10 Ways to Shield Your Keiki From Credit Fraud

Here’s what you need to know to keep your child’s credit record clean for the future.


As adults, we safeguard our keiki from physical injuries (helmets and knee pads), harmful germs (soap and hand sanitizers) and bullies (karate class).

What we may not do, however, is protect our keiki from identity theft and credit fraud.

The threat is real. More than 1 million children in the United States were victims of identity theft in 2017, according to the 2018 Child Identity Fraud Study by Javelin Strategy & Research. Of that, two-thirds were under age 8.

Little ones are especially vulnerable to such crimes. Not only are kids’ credit slates clean, but thieves usually have more than a decade to open fraudulent accounts under a child’s name and rack up spending before the damage is discovered.

The results can be disastrous when children become teenagers. They may not be able to apply for college, financial aid or car loans. Landlords may reject their rental applications. And you will spend years cleaning up your child’s ruined credit.

So, what can you do to financially safeguard your keiki now? Here are three things to consider:

Keep a Close Watch

• Be vigilant about your child’s personal data. Know who has your child’s full name, birthdate and Social Security number. Typically, these are your child’s schools, medical and dental offices, sports leagues, clubs, even contests you might have entered for your child.

• Regularly monitor your child’s identity. Thieves want to know about your child’s Social Security number, social-media and online activity, passport number and photo, birth or adoption certificate, savings accounts, education plans and other investments. Contact the three national credit bureaus—Experian, Equifax and TransUnion—to check for suspicious activity connected to your child’s Social Security number. Typically, children do not have credit reports at the bureaus. But, with your consent, the bureaus can create a credit file for your child. Some parents do this to keep tabs on their children’s credit.

• If your child has a credit file, “freeze” the file. This prevents thieves from opening fake accounts in your child’s name. You’ll need a PIN to do this. When your child turns 16, this is the time to lift the file and prepare your child for when he or she turns 18. A trusted person (such as an estate attorney) should also know the PIN.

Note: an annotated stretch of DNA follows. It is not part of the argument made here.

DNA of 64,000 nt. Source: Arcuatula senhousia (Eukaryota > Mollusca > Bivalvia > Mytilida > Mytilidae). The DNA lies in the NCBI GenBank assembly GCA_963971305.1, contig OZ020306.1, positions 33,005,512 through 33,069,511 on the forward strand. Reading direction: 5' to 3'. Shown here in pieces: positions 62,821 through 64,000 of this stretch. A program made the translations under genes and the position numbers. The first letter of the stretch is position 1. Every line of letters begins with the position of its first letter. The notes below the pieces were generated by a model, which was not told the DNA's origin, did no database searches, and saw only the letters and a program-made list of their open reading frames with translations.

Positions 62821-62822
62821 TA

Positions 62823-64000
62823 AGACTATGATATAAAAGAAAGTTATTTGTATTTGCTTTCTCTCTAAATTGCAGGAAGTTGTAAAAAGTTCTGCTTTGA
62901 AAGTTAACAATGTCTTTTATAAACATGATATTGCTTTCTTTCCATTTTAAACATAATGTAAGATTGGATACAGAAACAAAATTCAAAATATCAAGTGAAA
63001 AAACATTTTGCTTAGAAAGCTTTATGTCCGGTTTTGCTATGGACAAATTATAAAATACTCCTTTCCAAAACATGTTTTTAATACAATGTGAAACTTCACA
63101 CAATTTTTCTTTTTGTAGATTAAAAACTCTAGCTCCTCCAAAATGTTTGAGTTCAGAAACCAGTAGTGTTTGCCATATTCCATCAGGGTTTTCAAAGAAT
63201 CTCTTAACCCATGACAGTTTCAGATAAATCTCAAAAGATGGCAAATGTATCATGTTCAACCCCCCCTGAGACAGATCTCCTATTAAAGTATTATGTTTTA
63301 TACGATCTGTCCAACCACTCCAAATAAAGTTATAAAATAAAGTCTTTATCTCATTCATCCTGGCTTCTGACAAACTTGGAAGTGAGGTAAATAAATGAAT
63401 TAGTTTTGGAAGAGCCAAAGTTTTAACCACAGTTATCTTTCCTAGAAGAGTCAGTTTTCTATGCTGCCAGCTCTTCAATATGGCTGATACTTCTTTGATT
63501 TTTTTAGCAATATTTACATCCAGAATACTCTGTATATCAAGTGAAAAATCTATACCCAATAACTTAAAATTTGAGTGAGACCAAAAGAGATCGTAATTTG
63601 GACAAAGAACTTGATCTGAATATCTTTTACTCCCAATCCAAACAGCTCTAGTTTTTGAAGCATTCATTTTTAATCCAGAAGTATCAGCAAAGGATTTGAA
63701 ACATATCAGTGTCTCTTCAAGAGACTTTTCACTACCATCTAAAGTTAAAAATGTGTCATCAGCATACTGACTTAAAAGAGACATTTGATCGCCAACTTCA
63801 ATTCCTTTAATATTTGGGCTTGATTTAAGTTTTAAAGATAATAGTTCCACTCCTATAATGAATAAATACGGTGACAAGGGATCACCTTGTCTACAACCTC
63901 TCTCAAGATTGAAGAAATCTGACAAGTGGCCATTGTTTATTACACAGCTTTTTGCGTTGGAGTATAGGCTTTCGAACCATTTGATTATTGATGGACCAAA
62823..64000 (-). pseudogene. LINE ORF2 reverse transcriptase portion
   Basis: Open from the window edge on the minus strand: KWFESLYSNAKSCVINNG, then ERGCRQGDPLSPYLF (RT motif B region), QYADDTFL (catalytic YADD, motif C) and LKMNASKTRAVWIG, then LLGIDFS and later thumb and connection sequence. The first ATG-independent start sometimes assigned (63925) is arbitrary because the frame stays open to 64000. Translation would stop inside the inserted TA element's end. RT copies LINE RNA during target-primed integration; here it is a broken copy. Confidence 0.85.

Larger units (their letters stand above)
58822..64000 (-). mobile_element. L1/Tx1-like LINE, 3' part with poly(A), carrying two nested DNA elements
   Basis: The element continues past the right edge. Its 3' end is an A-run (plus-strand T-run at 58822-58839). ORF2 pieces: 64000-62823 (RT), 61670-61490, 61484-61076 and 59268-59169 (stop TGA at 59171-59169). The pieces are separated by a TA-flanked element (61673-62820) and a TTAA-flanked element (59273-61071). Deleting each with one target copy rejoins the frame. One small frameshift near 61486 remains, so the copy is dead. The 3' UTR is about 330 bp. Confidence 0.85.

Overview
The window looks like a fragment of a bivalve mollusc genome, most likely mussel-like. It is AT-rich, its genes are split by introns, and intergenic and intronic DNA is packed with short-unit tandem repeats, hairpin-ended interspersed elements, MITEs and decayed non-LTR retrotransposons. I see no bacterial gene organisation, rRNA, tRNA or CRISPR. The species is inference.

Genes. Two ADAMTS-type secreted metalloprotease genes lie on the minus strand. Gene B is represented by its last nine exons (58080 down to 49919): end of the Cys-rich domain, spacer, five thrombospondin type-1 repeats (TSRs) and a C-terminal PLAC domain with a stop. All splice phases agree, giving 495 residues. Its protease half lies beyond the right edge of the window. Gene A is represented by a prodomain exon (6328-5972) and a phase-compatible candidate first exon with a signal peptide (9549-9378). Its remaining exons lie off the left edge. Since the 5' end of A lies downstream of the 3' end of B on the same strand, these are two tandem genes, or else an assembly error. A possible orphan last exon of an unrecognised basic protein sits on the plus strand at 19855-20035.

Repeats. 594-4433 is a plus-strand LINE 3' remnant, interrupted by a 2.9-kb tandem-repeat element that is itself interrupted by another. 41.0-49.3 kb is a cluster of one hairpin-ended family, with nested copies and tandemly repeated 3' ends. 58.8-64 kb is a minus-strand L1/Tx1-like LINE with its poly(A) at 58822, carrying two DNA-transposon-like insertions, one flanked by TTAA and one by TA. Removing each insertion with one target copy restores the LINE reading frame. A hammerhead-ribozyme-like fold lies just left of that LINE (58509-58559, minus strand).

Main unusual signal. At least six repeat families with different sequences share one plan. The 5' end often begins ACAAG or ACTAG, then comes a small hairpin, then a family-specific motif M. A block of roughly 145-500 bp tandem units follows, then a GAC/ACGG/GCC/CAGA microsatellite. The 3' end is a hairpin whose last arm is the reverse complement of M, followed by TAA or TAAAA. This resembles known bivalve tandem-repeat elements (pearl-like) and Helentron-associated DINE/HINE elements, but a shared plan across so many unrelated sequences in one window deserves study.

Know These Red Flags

• Your child has a credit report that you did not start at the national bureaus—Experian, Equifax and TransUnion.

• Collection notices, bills, tax returns and credit card papers arrive in the mail in your child’s name. Be wary of mail addressed to your child that is unrelated to children’s magazines, subscription kits and letters from extracurricular activities and schools.

• An adult in the child’s life suddenly has an influx of income—with no traceable origin. This can be an estranged parent, debt-heavy relative, even a neighbor, teacher or coach who is familiar with the child’s family.

Clean Up the Trail

• If your child’s identity was stolen, visit identitytheft.gov to report it to the Federal Trade Commission. This helpful website will walk you through the recovery process.

• Contact one of the credit bureaus below to place a “fraud alert” on your child’s name and credit. This will alert the other bureaus.

• Contact the companies where your child’s fake transactions occurred. Explain to them that your child is a minor and that all accounts connected to your child’s name should be immediately closed. Follow up with the companies to make sure that your child’s name is cleared.

• As previously mentioned, if your child has a credit file, “freeze” the file to prevent financial activity under your child’s name.

TransUnion

transunion.com

P.O. Box 2000 Chester, PA 19016

Equifax

equifax.com

Equifax Information Services P.O. Box 105139 Atlanta, GA 30374

Experian

experian.com

P.O. Box 9554 Allen, TX 75013